April 7, 2011

Shutdown Would Halt Most Shuttle Work at KSC (Source: Florida Today)
Most government and contractor employees at Kennedy Space Center would be forced to stop working if the federal government shuts down Friday night, but any impact to Endeavour's April 29 launch depends on the length of a shutdown. The majority of about 2,100 NASA civil servants and 10,500 contractors -- the approximate total after previously planned layoffs effective on Friday -- would not be allowed to work.

"There will be personnel needed to keep the shuttle in a stable configuration, but the majority of work on the shuttle will come to a halt," said Allard Beutel, a KSC spokesman. KSC's ability to support an April 29 launch of Endeavour's final flight wouldn't be affected unless a shutdown dragged on beyond next week. As of today, launch teams have nine contingency days available to absorb any unexpected delays, a total that includes four weekend days when no work is currently planned. (4/7)

Budget Uncertainty Delays Commercial Crew Awards (Source: Florida Today)
NASA was expected to announce this week the winners of a second round of funding for development of the U.S. spacecraft and rockets that will fly astronauts after the shuttle. But it appears the announcement is on hold given continued uncertainty about the 2011 budget and a looming federal government shutdown. Companies contending for a share of the more than $200 million to be awarded don't expect news until the budget talks are resolved. (4/7)

3-2-1-Blastoff to Shuttles’ Final Destination (Source: Washington Post)
As the 30th anniversary of the first space shuttle launch draws near, the focus is not so much on the past but the future: Where will the shuttles wind up once the program winds down? NASA Administrator Charles Bolden, a former shuttle commander, is making the final decision, with input from a committee. He’ll announce the winners Tuesday while marking the 30-year anniversary at Kennedy Space Center, NASA’s launch and landing site, and the front-runner in the nab-a-shuttle race.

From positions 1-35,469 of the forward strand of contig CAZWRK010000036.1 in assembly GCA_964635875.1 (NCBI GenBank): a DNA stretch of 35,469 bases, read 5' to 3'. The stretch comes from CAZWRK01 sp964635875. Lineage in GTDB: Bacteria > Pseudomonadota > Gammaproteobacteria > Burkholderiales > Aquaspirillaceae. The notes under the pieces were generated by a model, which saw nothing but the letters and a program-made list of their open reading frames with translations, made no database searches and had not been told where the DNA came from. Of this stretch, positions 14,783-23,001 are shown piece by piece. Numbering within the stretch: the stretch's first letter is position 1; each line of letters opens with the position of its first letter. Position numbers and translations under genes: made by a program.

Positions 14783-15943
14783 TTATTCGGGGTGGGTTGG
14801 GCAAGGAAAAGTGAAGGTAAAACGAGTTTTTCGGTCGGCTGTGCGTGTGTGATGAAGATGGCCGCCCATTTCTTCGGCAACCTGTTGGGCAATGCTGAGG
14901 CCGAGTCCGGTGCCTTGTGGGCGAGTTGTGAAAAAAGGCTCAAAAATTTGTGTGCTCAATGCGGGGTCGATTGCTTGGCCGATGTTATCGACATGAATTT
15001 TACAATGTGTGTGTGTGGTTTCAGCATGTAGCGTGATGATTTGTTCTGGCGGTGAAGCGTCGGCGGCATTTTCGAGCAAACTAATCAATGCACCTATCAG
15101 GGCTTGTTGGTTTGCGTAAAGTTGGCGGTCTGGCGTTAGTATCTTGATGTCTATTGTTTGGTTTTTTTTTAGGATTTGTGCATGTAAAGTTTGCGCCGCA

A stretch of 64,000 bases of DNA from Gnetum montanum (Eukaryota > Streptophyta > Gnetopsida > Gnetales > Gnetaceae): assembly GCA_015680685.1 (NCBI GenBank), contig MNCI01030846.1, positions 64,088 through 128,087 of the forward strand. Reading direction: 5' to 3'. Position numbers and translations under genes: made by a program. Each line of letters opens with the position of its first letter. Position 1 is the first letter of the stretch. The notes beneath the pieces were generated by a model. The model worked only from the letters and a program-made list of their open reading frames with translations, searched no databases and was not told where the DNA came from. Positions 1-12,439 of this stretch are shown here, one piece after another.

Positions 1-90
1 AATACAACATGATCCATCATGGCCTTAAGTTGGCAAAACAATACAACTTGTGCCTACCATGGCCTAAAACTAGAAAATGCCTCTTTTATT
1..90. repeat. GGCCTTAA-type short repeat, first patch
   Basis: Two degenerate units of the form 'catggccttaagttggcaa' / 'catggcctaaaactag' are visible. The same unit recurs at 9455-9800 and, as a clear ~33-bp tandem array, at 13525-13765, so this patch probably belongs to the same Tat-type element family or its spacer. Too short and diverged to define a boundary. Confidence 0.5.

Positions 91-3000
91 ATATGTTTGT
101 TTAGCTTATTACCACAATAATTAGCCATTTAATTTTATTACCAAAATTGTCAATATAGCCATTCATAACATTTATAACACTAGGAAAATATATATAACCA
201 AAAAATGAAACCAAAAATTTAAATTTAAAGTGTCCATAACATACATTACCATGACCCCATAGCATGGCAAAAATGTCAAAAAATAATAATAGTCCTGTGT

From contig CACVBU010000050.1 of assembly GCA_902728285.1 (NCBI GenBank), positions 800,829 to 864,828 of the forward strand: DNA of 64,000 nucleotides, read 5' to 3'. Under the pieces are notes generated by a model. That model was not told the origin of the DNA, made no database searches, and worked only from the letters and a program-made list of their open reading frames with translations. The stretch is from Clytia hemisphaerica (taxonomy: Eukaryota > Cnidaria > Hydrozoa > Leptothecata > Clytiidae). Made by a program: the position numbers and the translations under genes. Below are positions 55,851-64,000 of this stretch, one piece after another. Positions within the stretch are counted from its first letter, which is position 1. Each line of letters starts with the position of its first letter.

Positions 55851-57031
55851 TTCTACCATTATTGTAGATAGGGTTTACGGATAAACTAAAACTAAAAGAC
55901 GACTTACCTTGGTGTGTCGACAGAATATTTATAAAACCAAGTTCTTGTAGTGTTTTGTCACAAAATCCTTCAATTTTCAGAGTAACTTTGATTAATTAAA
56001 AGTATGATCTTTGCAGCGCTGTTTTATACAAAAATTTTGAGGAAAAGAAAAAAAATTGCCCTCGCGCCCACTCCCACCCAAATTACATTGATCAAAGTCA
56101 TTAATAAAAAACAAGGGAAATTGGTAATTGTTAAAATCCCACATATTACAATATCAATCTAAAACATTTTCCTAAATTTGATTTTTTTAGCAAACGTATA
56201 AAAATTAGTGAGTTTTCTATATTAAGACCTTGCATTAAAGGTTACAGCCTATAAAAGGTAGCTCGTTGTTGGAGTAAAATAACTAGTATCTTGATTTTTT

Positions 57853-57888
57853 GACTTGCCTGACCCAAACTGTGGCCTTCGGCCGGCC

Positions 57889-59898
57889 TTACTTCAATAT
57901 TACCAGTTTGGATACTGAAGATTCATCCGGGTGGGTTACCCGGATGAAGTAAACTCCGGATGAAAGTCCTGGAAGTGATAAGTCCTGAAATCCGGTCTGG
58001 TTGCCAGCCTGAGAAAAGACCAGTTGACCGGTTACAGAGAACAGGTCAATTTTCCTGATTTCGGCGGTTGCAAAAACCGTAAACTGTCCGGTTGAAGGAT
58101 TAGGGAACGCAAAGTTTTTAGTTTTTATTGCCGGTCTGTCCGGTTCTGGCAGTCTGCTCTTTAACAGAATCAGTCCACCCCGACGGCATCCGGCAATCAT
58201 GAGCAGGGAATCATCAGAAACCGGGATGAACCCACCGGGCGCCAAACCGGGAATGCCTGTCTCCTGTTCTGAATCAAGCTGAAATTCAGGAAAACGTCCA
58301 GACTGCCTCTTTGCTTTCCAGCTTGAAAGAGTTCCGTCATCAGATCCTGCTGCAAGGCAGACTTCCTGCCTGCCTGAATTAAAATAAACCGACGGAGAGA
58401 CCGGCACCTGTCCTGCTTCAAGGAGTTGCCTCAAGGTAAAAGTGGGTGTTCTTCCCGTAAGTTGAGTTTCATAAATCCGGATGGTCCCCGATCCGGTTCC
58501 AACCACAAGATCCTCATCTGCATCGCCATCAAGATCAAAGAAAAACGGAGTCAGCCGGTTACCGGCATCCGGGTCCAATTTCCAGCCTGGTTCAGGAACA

The festivities could end up being delayed if the federal government shuts down. As the big day looms, shuttle suitors are getting anxious and pulling out all the stops. Even the prime contender, the Kennedy Space Center Visitor Complex, is jittery despite its “knock your socks off” endorsement from NASA’s shuttle launch director. (4/7)

Amateur Radio Satellite to be Activated Aboard ISS Starting April 11 (Source: AMSAT)
The ARISSat-1 satellite, presently still inside the ISS, will be turned on and use an external antenna to celebrate the 50th anniversary of Yuri Gagarin's first manned space flight. The transmissions will begin on Apr. 11 at 14:30 UTC and continue until 10:30 UTC on Apr. 13. Due to the fact that the solar panels are covered, the satellite will be powered only by the onboard battery. The satellite will run in low power mode. This means that the transmissions will cycle ON/OFF. They will be ON for 40-60 seconds and OFF for 2 minutes. (4/7)

EADS North America Expands Space And Related Product Activities In USA (Source: Space Daily)
EADS North America announced that it has further integrated and expanded the company's Space and related product activities in the U.S., supporting government agencies, private sector customers and academia. The line of business (LOB) will be led by John Schumacher, who will serve as Vice President for space business. (4/7)

NASA Mulls Commercial Space Plan (Source: MSNBC)
NASA Administrator Charles Bolden says that commercial spaceships are an essential part of the space agency’s future, but that the next step in space commercialization depends on Congress. Two companies, Orbital Sciences and SpaceX, are already receiving millions to build and test spaceships for ferrying cargo into orbit. Now NASA is on the verge of awarding as much as $280 million more for spacecraft capable of launching astronauts, in the second phase of a program known as Commercial Crew Development, or CCDev2.

Last month, analysts at FBR Capital listed their favorites for CCDev2 money: Orbital Sciences, Boeing, SpaceX and Sierra Nevada Corp., with AlliantTechsystems (ATK), Blue Origin, Excalibur Almaz and United Launch Alliance also on the short list. Bolden suggested that the payout depended on whether Congress approved a spending plan that provided $312 million for the program, which would cover the awards as well as administrative costs. "If it's less than $312 million, then we've got to go back and look at where we are with CCDev2," Bolden said. (4/7)